The award for most craven statue stealing goes to … ESPN.
The network made up fake names for Emmy Awards in order to obtain statuettes for on-air talent who were ineligible to receive awards, only for the National Academy of Television Arts & Sciences (NATAS), which oversees the Emmys, to foil the scheme, according to The Athletic.
ESPN had operated the scheme since 2010 by submitting the names of fake individuals (with the same initials as their stars) under the guise of “associate producers,” re-engraving the statuettes and then delivering them to their on-air personalities, per the report.
This scheme helped secure hardware for the on-air talent behind the success of “College GameDay.”
The hosts were not eligible to be honored for a best show award until 2023 because there are separate categories for individual awards.
“Some members of our team were clearly wrong in submitting certain names that may go back to 1997 in Emmy categories where they were not eligible for recognition or statuettes. This was a misguided attempt to recognize on-air individuals who were important members of our production team,” ESPN said in a statement to The Post.
“Once current leadership was made aware, we apologized to NATAS for violating guidelines and worked closely with them to completely overhaul our submission process to safeguard against anything like this happening again.”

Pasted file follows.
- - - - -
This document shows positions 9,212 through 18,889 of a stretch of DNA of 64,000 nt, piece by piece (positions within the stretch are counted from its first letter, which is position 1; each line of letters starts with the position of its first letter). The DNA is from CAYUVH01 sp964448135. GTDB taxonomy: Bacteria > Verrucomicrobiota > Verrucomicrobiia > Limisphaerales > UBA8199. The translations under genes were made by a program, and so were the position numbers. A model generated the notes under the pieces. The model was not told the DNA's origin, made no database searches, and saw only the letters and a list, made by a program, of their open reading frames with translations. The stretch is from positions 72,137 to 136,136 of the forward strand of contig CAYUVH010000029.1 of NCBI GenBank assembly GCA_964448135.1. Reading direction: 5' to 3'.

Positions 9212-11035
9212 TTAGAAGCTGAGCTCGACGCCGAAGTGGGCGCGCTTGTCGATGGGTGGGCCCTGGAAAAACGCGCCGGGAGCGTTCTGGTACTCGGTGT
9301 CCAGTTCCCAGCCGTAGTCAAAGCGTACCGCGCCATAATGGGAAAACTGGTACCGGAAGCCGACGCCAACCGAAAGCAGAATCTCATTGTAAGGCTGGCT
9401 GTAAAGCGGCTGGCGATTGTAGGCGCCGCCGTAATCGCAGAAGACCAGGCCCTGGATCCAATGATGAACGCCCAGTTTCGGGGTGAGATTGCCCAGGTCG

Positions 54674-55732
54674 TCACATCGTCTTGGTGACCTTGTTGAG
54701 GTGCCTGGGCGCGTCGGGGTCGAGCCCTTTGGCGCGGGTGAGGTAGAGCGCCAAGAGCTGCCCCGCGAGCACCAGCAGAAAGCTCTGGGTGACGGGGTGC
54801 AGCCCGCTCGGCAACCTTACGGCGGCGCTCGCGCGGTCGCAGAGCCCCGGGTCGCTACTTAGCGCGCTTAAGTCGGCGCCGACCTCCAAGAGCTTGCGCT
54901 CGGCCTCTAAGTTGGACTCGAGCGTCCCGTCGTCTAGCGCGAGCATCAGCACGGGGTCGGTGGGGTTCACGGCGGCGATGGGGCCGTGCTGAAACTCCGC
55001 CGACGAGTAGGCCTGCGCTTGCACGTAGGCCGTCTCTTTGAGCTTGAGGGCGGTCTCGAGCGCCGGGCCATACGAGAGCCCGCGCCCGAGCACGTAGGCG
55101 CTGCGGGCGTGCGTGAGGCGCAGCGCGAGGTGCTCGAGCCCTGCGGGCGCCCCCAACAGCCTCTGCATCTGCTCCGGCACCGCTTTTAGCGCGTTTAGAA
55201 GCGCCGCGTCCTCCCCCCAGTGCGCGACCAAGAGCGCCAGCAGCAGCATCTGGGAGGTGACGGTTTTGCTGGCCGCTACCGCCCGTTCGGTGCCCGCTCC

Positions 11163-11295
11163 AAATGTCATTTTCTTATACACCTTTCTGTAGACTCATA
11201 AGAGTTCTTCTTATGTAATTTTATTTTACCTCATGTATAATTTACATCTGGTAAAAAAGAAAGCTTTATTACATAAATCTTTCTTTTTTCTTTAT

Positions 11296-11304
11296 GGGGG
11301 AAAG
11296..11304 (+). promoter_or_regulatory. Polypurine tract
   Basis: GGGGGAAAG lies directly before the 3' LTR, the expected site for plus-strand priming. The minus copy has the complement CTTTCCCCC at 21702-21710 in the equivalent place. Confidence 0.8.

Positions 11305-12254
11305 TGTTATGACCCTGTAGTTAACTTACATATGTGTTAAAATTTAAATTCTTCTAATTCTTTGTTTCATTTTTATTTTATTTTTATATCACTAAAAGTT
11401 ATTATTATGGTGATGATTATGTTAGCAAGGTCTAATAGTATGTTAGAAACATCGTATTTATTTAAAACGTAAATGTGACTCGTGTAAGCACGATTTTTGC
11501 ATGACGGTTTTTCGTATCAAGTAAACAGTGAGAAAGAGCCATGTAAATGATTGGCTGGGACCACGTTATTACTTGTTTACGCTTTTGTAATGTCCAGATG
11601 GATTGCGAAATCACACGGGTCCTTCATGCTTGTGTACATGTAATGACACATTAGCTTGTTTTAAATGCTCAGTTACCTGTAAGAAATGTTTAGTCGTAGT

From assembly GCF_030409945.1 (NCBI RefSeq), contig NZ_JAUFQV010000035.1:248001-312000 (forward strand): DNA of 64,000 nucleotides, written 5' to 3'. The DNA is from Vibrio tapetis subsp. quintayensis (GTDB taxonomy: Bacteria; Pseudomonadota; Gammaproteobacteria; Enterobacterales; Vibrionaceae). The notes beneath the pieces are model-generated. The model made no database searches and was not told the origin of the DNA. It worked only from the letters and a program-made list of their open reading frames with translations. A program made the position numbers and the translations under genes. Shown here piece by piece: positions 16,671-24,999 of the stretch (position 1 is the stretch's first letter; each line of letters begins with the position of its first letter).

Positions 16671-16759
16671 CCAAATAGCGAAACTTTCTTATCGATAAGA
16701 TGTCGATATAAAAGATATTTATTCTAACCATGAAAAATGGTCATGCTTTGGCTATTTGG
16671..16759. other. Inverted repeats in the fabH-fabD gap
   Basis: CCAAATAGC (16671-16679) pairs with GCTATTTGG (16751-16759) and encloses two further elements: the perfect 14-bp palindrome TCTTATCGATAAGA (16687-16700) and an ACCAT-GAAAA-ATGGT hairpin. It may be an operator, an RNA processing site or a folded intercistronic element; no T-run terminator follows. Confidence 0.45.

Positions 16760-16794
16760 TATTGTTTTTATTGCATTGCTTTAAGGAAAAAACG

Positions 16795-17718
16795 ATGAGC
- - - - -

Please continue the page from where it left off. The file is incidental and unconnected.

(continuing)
Stars such as Lee Corso (fake name: “Lee Clark”), Kirk Herbstreit (“Kirk Henry”), Chris Fowler (“Chris Fulton”), Desmond Howard (“Dirk Howard”), Tom Rinaldi (“Tim Richard”) and Samantha Ponder (“Steven Ponder”) were among those to receive the ill-gotten Emmys.
The report additionally suggests Erin Andrews might have received an Emmy through the scheme (“Erik Andrews” was the name on the credit list), and highlights a photo of “SportsCenter” anchor Linda Cohn showing off Emmy statuettes that she would have been ineligible to receive.
“You have to remember that those personalities are so important, and they have egos,” a person involved in the ESPN Emmy submission process in recent years told The Athletic.
The report noted “there was no evidence” the on-air talent was in on the scheme or aware the Emmys were obtained through subterfuge.
ESPN’s punishment included the returning of the trophies, a one-year ban from the Emmys for senior leadership, along with two individuals, ESPN executive Craig Lazarus and former ESPN employee and “College GameDay executive Lee Fitting, being named ineligible for future Emmys.
This scheme played a role in why Fitting, who was a senior vice president of production and is now with WWE, was let go by ESPN this past August, according to The Post’s Andrew Marchand.
“I think it was really crummy what they did to me and others,” ex-ESPN talent Shelley Smith, who had two fake Emmys taken away, told the outlet.
NATAS asked ESPN to verify names in 2022, and ESPN admitted to the fake names.
The media giant has returned 37 trophies, per the report.